Thursday, August 12, 2010

The Suburbs by The Arcade Fire

In a recent article I read in the New York Times, frontman Win Butler said "I’ve been moved by albums a lot more than I’ve been moved by singles, and we’re an album band." In an era of single-song downloads, album bands are rare to come by. The Arcade Fire, once declared as indie darlings after the release of their fantastic 2004 debut Funeral, have made a triumphant return to the music scene, with their third album and their best, The Suburbs. It's a lengthy but wonderfully conceived concept record that has the majority of the music press salivating over the past few weeks. Unlike Funeral and 2007's Neon Bible where there were more standout tracks (Wake Up, Rebellion, Power Out, Keep The Car Running, Intervention, No Cars Go), The Suburbs is meant to be listened to in its entirety from start to end.
ItalicThis time round, the band tackles personal issues -- growing up, starting a family, modernity, alienation, loss of innocence, finding your purpose in life. And they do so by painting vast sonic landscapes, incorporating an assortment of musical styles. The opening title song starts out mellow, fueled by a playful country-tinged piano; it's already a rapid changing world and it has Win declaring "I want a daughter while I'm still young, I wanna hold her hand, And show her some beauty, Before this damage is done". It builds to a soft dramatic finish, then goes seamlessly into Ready To Start. Personally I like all the song transitions, and it's little moments like these that make the album work.

Another one 'moment' is in Modern Man, where just a sudden slight change in time signature in the verses can totally change the mood. It's a sad song -- the modern man here is just like the man from Jackson Browne's The Pretender. On a lighter subject, Rococo pokes fun at all those modern kids, so-called hipsters who use "great big words that they don't understand". The line "They build it up just to burn it back down" could also easily be directed at fans of indie music, whatever that means. But the sadness continues with Empty Room, with some frenzied violin playing at the start, with Win and his wife Régine Chassagne harmonizing together about loneliness -- "Said your name, in an empty room. Something I would never do".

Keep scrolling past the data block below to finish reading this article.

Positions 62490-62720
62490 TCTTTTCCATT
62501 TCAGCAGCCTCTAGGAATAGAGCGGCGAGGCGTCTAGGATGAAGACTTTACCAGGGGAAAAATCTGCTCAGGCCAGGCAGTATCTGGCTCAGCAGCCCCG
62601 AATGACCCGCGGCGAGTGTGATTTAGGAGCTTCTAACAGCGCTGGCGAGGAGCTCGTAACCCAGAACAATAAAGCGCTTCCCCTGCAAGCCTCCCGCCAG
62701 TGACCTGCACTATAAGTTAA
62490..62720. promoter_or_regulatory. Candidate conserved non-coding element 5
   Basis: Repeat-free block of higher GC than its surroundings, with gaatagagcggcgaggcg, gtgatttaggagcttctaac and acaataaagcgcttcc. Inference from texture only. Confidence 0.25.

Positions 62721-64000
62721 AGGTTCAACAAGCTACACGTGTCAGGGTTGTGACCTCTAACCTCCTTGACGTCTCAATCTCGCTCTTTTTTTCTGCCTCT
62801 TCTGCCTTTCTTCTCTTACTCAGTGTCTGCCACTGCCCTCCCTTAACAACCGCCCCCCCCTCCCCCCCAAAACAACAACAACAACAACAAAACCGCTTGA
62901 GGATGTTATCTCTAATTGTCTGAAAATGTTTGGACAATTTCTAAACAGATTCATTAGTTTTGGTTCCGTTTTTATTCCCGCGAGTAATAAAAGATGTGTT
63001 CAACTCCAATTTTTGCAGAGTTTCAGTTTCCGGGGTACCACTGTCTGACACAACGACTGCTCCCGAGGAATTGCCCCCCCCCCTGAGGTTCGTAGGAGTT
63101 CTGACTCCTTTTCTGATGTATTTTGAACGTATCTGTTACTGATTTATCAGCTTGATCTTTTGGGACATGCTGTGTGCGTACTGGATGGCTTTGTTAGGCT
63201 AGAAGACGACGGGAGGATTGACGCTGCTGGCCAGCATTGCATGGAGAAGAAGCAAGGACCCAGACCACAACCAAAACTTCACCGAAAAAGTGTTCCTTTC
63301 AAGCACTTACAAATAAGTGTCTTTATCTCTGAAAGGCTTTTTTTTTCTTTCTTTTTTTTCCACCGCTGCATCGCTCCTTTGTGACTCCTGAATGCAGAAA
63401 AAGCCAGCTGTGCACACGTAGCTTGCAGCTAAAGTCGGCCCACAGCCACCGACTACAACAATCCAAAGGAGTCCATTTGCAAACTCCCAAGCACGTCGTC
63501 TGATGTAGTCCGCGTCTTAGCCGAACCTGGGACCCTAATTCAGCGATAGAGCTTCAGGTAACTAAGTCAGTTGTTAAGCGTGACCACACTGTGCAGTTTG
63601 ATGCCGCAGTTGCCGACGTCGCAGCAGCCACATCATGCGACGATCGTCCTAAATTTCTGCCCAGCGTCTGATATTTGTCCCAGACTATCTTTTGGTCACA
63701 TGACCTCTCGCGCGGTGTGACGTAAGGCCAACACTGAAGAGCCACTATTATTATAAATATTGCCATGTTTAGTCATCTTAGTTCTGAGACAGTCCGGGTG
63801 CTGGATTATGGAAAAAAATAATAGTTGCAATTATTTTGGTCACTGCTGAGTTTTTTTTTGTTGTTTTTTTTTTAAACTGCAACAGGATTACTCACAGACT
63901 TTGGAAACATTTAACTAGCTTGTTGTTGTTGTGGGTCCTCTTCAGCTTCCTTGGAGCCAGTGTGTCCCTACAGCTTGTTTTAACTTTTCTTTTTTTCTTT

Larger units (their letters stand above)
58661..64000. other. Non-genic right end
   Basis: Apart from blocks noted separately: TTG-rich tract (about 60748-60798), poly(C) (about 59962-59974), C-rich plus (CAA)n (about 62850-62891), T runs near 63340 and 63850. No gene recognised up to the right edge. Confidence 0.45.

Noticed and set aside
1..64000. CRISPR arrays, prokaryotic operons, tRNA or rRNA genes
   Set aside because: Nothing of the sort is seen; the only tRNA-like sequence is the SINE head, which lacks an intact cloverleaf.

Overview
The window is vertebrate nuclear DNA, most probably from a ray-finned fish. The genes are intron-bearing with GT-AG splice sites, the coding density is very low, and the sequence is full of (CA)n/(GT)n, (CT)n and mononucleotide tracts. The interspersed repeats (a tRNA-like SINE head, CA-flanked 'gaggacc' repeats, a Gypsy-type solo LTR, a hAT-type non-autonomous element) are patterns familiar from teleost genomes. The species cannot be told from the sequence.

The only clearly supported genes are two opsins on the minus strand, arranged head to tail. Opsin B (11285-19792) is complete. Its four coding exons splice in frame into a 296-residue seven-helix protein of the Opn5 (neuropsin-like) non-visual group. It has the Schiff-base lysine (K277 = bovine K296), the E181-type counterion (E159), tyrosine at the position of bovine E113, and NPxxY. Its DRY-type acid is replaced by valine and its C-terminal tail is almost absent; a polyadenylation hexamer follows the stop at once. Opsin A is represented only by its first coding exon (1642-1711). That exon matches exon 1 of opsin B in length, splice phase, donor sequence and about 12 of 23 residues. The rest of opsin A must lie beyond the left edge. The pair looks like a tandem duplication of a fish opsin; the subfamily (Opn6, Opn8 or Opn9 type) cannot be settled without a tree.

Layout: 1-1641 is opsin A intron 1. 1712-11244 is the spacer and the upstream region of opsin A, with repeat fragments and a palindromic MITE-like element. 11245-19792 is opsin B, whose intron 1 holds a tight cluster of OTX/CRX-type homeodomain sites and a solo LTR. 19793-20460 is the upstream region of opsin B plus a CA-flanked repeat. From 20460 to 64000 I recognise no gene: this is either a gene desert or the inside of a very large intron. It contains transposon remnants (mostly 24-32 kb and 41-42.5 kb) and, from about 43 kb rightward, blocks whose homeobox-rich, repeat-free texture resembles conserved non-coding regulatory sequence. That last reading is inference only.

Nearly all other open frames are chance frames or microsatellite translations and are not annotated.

The prominent guitars on songs like City With No Children, Suburban War and the (post-punk) Month Of May give them a more rock & roll feel. But
the music reaches an incredible climax towards the end in Sprawl II, my favorite song on the album. And may I dare say it's possibly the best song they've done so far. Régine contributes some haunting vocals, backed by a catchy synth-pop disco beat, singing about how "dead shopping malls rise like mountains beyond mountains". There's a sort of intimate grandeur to these songs, something that wasn't really present in their previous two records. Trust me, The Suburbs get better and better with each listen. Like many records from the 60's and 70's, this too will stand the test of time.